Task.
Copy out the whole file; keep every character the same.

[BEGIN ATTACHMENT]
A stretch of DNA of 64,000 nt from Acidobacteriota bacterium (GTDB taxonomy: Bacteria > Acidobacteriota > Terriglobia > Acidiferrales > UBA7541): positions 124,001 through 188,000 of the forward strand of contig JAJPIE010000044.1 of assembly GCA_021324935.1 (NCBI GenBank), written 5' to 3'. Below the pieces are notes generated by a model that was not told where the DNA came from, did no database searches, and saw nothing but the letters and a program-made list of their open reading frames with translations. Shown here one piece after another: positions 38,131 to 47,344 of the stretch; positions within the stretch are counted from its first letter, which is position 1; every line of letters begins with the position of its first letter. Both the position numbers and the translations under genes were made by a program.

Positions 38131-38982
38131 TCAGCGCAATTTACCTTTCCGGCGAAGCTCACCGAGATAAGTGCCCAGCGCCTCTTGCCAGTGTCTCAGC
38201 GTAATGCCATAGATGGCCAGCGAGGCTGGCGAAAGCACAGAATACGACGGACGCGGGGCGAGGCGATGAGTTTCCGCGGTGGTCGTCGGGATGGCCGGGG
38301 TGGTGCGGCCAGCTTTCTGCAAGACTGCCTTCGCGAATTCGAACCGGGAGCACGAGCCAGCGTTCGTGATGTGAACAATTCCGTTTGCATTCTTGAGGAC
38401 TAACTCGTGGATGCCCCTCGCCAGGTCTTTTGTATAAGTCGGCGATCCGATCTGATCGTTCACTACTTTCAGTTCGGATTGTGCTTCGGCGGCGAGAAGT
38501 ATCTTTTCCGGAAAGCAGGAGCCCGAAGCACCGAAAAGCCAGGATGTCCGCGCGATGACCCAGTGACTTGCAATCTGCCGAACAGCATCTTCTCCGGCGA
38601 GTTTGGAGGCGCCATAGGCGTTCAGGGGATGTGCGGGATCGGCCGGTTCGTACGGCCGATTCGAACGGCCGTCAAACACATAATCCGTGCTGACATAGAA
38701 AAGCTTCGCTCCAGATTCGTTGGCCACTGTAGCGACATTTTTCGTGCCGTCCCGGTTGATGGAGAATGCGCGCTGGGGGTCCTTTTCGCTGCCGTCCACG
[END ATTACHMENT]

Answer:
A stretch of DNA of 64,000 nt from Acidobacteriota bacterium (GTDB taxonomy: Bacteria > Acidobacteriota > Terriglobia > Acidiferrales > UBA7541): positions 124,001 through 188,000 of the forward strand of contig JAJPIE010000044.1 of assembly GCA_021324935.1 (NCBI GenBank), written 5' to 3'. Below the pieces are notes generated by a model that was not told where the DNA came from, did no database searches, and saw nothing but the letters and a program-made list of their open reading frames with translations. Shown here one piece after another: positions 38,131 to 47,344 of the stretch; positions within the stretch are counted from its first letter, which is position 1; every line of letters begins with the position of its first letter. Both the position numbers and the translations under genes were made by a program.

Positions 38131-38982
38131 TCAGCGCAATTTACCTTTCCGGCGAAGCTCACCGAGATAAGTGCCCAGCGCCTCTTGCCAGTGTCTCAGC
38201 GTAATGCCATAGATGGCCAGCGAGGCTGGCGAAAGCACAGAATACGACGGACGCGGGGCGAGGCGATGAGTTTCCGCGGTGGTCGTCGGGATGGCCGGGG
38301 TGGTGCGGCCAGCTTTCTGCAAGACTGCCTTCGCGAATTCGAACCGGGAGCACGAGCCAGCGTTCGTGATGTGAACAATTCCGTTTGCATTCTTGAGGAC
38401 TAACTCGTGGATGCCCCTCGCCAGGTCTTTTGTATAAGTCGGCGATCCGATCTGATCGTTCACTACTTTCAGTTCGGATTGTGCTTCGGCGGCGAGAAGT
38501 ATCTTTTCCGGAAAGCAGGAGCCCGAAGCACCGAAAAGCCAGGATGTCCGCGCGATGACCCAGTGACTTGCAATCTGCCGAACAGCATCTTCTCCGGCGA
38601 GTTTGGAGGCGCCATAGGCGTTCAGGGGATGTGCGGGATCGGCCGGTTCGTACGGCCGATTCGAACGGCCGTCAAACACATAATCCGTGCTGACATAGAA
38701 AAGCTTCGCTCCAGATTCGTTGGCCACTGTAGCGACATTTTTCGTGCCGTCCCGGTTGATGGAGAATGCGCGCTGGGGGTCCTTTTCGCTGCCGTCCACG